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First we simulated the CaM model without protein partners, using a fixed total calcium input applied at varied spike frequencies. The results are in line with the behavior of our previous fully concerted model [10], and show that both CaM lobes respond differently to different calcium spike frequencies. At high spike frequencies, both lobes stay in the open state for a duration longer than calcium inputs (red dots in Fig 5 indicate the end of calcium stimulation). However, the N and C lobes display different sensitivities towards calcium spike frequencies. The C lobe opens at lower frequencies, and for a longer duration, whereas the N lobe requires much higher spike frequencies to switch to the open conformation. In both lobes, the stabilization of the open conformation follows the profiles of calcium binding.

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Fig 5. Calcium binding and CaM conformational changes in response to calcium input frequencies.

Calcium binding CaM was followed during simulations using trains of 300 spikes at different frequencies. Plots show calcium saturation levels at the C and N lobe and the corresponding CaM conformational changes, with CaM on its own, or in the presence of Ng. Red dots represent the end of calcium stimulation. [CaM]tot = 40 μM, [Ng]tot = 40 μM, basal [Ca] = 0.08 μM.

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When Ng was added to the model, the range of frequencies able to open most C lobes narrows towards high values (Fig 5). The duration of these openings is also shorter than when Ng is absent. Unsurprisingly, no change was observed for the N lobe (Fig 5). Overall, the opening patterns of the C lobe in presence of Ng resemble those of the N lobe, restricting the opening to high calcium input frequencies.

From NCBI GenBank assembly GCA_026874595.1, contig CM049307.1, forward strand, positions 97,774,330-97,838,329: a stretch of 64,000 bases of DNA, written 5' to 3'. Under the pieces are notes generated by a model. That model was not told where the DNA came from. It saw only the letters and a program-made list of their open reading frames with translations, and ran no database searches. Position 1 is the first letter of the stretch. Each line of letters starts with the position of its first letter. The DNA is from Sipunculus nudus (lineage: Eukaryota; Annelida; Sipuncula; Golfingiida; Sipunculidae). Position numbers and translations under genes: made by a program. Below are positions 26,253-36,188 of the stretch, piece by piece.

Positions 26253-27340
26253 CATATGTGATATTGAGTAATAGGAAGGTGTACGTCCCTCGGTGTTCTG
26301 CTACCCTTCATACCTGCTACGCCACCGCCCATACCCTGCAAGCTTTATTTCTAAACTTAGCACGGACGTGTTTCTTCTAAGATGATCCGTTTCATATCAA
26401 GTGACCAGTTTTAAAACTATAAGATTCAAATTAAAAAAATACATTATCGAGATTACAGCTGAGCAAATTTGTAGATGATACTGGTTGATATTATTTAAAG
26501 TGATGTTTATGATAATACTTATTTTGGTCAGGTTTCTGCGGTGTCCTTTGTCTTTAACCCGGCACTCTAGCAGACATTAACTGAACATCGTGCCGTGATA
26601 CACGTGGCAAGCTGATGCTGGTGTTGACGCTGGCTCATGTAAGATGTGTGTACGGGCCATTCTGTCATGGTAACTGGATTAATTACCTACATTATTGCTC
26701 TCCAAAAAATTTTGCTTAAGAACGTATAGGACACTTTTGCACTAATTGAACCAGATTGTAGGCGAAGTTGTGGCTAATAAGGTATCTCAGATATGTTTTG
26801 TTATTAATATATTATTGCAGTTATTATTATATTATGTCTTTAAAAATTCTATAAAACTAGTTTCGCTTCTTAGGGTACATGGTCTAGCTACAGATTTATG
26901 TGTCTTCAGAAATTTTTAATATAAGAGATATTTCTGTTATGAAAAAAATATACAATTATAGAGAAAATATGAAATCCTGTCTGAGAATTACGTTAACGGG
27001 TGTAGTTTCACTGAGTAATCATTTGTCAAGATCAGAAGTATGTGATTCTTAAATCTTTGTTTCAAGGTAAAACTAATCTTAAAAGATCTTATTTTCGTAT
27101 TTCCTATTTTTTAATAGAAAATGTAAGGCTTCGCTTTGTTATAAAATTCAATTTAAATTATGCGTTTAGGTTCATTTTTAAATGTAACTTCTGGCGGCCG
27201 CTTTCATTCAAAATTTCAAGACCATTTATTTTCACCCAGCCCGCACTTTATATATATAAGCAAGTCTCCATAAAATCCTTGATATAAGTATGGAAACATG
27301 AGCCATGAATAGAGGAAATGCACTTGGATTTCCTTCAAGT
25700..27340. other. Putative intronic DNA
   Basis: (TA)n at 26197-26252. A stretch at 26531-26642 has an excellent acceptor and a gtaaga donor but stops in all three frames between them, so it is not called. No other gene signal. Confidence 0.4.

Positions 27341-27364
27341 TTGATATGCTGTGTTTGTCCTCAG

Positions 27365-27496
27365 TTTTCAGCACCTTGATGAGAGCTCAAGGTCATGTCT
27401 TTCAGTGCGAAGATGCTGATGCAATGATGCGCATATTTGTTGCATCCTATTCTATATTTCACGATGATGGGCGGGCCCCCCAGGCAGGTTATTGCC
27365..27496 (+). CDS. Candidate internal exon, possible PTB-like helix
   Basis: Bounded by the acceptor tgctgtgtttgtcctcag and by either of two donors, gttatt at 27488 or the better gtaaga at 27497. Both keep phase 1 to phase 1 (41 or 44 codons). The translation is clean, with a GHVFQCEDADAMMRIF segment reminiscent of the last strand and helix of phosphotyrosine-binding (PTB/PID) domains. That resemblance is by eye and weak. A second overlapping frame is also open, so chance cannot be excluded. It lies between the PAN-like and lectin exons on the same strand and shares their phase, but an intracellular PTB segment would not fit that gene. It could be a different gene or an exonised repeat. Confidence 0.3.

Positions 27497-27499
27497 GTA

To better quantify CaM’s responses to the frequencies of calcium input, we calculated the Area Under the Curve (AUC), that is the integral of the increased/decreased fraction of CaM in the open/closed state (above/below basal level), over the entire simulation (see Methods). We calculated these AUCs for all the possible conformations of CaM lobes: RR, RT, TR and TT (where the first letter represents the state of the N lobe and the second represents the state of the C lobe. We then plotted them against calcium spike frequencies (Fig 6).

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Fig 6. AUCs of CaM conformations in response to calcium input frequencies.

Conformational changes of CaM (40 μM) without Ng (a) or with Ng ([Ng]tot = 40 μM) (b). Basal activities were subtracted before AUCs were calculated.

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In the absence of Ng, CaM’s C lobe is very sensitive to calcium spikes at low frequencies. The TR conformation is increased above its basal level (AUC>0) by calcium stimulation as low as 0.1 Hz (Fig 6a). The TR conformation increases steeply around 3 Hz, peaks at 20 Hz, then declines while the N lobe of the same CaM opens (increase of the RR conformation). The RT conformation does not increase in response to calcium spikes. There is almost one order of magnitude between the frequencies at which the C and N lobe open prominently (Fig 6a).